Bake in a moderate oven for 30 - 45 minutes.  During the last ten minutes of baking, sprinkle buttered cracker crumbs over the top.

Hints and Remarks:
  • If you don't want to spring for the cream, you can omit it and increase the milk to 3/4 c.  The texture of the final product won't be quite so fluffy, but you won't notice any difference in the flavor.
  • The reason for the huge range in baking time is because how long this needs to bake is dependent on upon the depth of the corn in the dish you chose to use--the deeper the corn, the longer the baking time will need to be.
  • You can tell that this is done baking when the whole thing is slightly mounded in the center and it doesn't jiggle anymore when you shake the pan.
  • If you crush one sleeve of saltine crackers, you will have the perfect amount for the 3/4 c. in the corn as well as the buttered crumbs on the top.
  • If you want to reduce the carbs in this recipe, feel free to omit the crumbs on the top.  You will never miss them.  
  • This recipe serves about six.  If you double it, it fits well in a 9x13 dish.
And here is the recipe in a little more accessible form:

2 eggs
2 T. sugar
1/2 tsp. salt
dash pepper
3/4 c. saltine cracker crumbs
1/2 c. milk
1/2 c. cream
1 15 oz. can cream style corn

Bake 30-45 minutes at 350ºF in greased casserole dish, sprinkling buttered
cracker crumbs on the top during the last ten minutes.

Hope you all had a Happy Thanksgiving!

Thursday, November 19, 2020

Burning Cow Chips in a Wood Cookstove

A century and a half ago, it was not uncommon for residents of America's Great Plains to use cow or buffalo dung as fuel in their cookstoves.  Trees were limited on the prairie, and often wood would have to be hauled from quite a distance to the kitchen range.  Thus, corncobs, "cats" of twisted grass, sunflower stalks, and animal dung became familiar fuels to our pioneer ancestors.

We don't have any shortage of wood on our farm, and we don't have a shortage of cow chips either.  For the sake of this blog and for the learning experience, I collected some cow chips late in the summer and burned them in the Margin Gem.  Below are several photographs of the cow chips during combustion along with some of my general observations about their performance.

Looking through the front "eye" over the firebox at the flames
from the cow chips.

Cow Chip Selection

Just as one might evaluate different pieces of firewood for their heating potential, one will want to be selective about which cow chips are chosen for the stove.  I don't want to be too indelicate, but...well...not all cow chips are created equal.  The best chips for fuel purposes will come from cows which have had plenty of dry roughage in their diets.  This creates the driest, most fibrous chip which will remain cohesive during handling and will provide the most heat potential too.  The buffalo chips on the prairie were such good fuel because the bison would have only had prairie grass and other fibrous vegetation to eat.  The more grain in the bovine diet, the poorer quality fuel the chips will be.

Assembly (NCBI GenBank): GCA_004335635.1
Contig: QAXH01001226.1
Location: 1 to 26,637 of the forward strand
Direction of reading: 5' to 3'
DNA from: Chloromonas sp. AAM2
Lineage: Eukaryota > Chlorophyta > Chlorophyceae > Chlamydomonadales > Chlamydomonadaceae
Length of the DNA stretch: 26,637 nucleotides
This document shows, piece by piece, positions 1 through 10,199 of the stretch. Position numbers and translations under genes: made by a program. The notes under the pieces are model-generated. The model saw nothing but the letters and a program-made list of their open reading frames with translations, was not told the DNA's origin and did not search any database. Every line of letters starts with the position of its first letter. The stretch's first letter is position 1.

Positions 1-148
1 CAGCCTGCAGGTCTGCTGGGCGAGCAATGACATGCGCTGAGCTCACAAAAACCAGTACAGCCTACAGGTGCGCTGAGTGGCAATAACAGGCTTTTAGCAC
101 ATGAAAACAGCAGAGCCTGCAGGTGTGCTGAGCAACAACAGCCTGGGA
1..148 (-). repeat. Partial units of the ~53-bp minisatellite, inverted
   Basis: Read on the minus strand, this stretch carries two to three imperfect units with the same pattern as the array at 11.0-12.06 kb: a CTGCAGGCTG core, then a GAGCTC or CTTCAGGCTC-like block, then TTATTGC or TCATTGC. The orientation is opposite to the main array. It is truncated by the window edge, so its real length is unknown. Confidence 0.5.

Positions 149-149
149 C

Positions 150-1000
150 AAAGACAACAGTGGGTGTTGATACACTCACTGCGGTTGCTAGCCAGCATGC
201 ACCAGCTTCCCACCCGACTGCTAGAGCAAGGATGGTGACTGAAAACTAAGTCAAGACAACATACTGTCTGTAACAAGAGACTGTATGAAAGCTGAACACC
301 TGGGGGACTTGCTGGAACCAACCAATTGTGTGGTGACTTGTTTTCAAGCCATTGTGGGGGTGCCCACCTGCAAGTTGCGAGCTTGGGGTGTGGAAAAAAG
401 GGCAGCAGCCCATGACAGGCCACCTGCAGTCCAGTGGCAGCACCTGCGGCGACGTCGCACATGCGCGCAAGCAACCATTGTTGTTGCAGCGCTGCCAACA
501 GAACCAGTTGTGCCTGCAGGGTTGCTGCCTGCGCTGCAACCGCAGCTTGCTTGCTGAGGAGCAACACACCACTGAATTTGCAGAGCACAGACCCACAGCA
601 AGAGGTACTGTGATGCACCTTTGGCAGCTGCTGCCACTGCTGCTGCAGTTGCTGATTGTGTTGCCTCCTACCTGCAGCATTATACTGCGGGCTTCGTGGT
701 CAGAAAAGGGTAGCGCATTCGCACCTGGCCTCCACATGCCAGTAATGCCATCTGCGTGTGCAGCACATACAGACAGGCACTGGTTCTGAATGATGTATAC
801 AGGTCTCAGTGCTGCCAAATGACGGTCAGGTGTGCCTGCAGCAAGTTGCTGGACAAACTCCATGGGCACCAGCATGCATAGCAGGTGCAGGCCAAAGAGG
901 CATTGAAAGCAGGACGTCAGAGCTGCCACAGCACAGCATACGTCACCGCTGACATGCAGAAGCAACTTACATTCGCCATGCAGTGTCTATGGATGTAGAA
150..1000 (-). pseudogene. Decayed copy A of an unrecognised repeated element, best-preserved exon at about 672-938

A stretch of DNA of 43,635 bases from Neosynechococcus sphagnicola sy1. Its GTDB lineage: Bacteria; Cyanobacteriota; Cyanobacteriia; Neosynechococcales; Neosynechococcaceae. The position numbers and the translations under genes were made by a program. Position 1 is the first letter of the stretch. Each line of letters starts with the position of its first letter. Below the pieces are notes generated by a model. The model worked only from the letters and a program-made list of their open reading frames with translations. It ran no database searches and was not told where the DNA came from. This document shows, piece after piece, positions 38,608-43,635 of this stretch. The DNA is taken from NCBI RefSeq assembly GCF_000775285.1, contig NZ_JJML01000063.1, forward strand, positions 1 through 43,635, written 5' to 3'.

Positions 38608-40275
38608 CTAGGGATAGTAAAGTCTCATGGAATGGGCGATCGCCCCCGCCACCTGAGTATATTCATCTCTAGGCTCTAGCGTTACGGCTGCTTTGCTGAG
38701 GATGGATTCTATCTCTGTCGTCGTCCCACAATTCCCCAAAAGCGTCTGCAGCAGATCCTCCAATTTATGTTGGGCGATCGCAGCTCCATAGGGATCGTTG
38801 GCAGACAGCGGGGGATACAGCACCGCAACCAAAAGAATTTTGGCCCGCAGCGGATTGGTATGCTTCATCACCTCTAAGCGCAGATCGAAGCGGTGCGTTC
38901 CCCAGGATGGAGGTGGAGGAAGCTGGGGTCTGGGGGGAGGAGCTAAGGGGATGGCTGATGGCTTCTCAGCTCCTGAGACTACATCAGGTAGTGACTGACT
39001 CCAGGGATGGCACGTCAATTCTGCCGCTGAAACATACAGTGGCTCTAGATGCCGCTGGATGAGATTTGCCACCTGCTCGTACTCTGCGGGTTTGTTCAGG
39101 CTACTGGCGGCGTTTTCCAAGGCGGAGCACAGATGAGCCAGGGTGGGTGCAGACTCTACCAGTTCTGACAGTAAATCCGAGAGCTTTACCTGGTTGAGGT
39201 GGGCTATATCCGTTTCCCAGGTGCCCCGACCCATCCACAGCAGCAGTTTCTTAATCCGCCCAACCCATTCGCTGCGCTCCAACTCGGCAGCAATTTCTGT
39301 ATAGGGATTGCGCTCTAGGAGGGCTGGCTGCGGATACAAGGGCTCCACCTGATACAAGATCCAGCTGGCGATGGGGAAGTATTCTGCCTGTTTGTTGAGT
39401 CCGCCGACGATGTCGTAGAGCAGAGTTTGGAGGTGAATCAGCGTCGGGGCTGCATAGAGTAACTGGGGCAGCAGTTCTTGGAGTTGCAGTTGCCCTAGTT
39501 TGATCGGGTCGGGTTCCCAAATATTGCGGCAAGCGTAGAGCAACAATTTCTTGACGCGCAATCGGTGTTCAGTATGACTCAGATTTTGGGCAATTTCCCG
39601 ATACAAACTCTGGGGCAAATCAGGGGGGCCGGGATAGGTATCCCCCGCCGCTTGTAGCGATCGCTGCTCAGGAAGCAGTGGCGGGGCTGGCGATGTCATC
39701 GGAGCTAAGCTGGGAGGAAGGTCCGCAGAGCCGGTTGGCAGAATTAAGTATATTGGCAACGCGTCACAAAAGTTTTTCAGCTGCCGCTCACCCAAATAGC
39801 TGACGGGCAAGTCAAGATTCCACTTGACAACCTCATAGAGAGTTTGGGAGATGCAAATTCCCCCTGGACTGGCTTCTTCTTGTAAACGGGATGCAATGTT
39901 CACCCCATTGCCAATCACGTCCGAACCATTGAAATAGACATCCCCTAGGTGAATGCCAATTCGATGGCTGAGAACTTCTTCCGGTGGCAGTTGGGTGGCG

A closer view of the flames as the cow chips burn.

The quality of cow chips is also seasonal.  Pasture grass in the spring and early summer tends to be richer in moisture and other nutrients, causing cattle's bowels to be pretty loose.  The nature of cattle's output during this time makes finding anything that resembles a "chip" pretty difficult.  Later in the season, as the rains slack off and both the grass and the weather tend to be drier, what the bovine produces is more likely to be deposited in the "cow pie" form and is thus more easily collected.

Yet another shot of the combustion of cow dung in the wood cookstove.

Once the cow chip has been manufactured, the weather will be what determines when it can actually be used for fuel because sufficient time and sunshine must elapse in order for the dung to become firm enough to be handled and dry enough to burn.  Basically, when you pick up the chip, you don't want to see any evidence of moisture in it.  Because it was so much dryer than normal around here in late August and the very earliest part of September, that is when I collected the fuel that you see burning in the pictures.  

One must also keep in mind that a cow chip can be quite dry on the top, but very moist on the bottom side.  Therefore, to make the chips burnable, they may need to be inverted in good, warm sunshine for a while.

As the chips continue to burn, you can see that the edges are
beginning to form coals, just like wood does.

Directions for Use

To use cow chips for fuel, one must first start the fire using kindling wood or corncobs in the normal fashion.  Once the fire is burning well enough that it would be ready for split pieces of wood, one can add the dry cow chips.  The drafts should be open so that plenty of oxygen is available to aid in the ignition of the fuel.  Once the first chips are burning, add additional chips as frequently as you would if you were burning lightweight firewood such as poplar or cottonwood, leaving the drafts and stovepipe damper open enough to keep the flue gases exiting the house at a pretty good clip.  Trust me when I say that no one wants this kind of smoke escaping into the house.

As the cow chips burn, they put out a good, hot heat.  They also will form relatively short-lived coals that are similar to those of lightweight wood or corncobs, but they are coals nonetheless.

Additional Considerations

Despite the availability of cow chips, I'm going to stick with wood as my primary cooking fuel.  I find the smoke from burning cow chips has a disagreeable odor, and they are more susceptible to taking on moisture than wood, too.  Furthermore, it would take an awful lot of cow chips to create the same amount of heat that a pickup load of wood would yield.

That said, the most important takeaway here is that--unlike an electric or gas range which can only utilize one type of energy source--a wood cookstove has quite a range of fuel versatility.  

If you have any personal experience or historic stories about cooking and heating with cow chips as fuel, please share in the comments!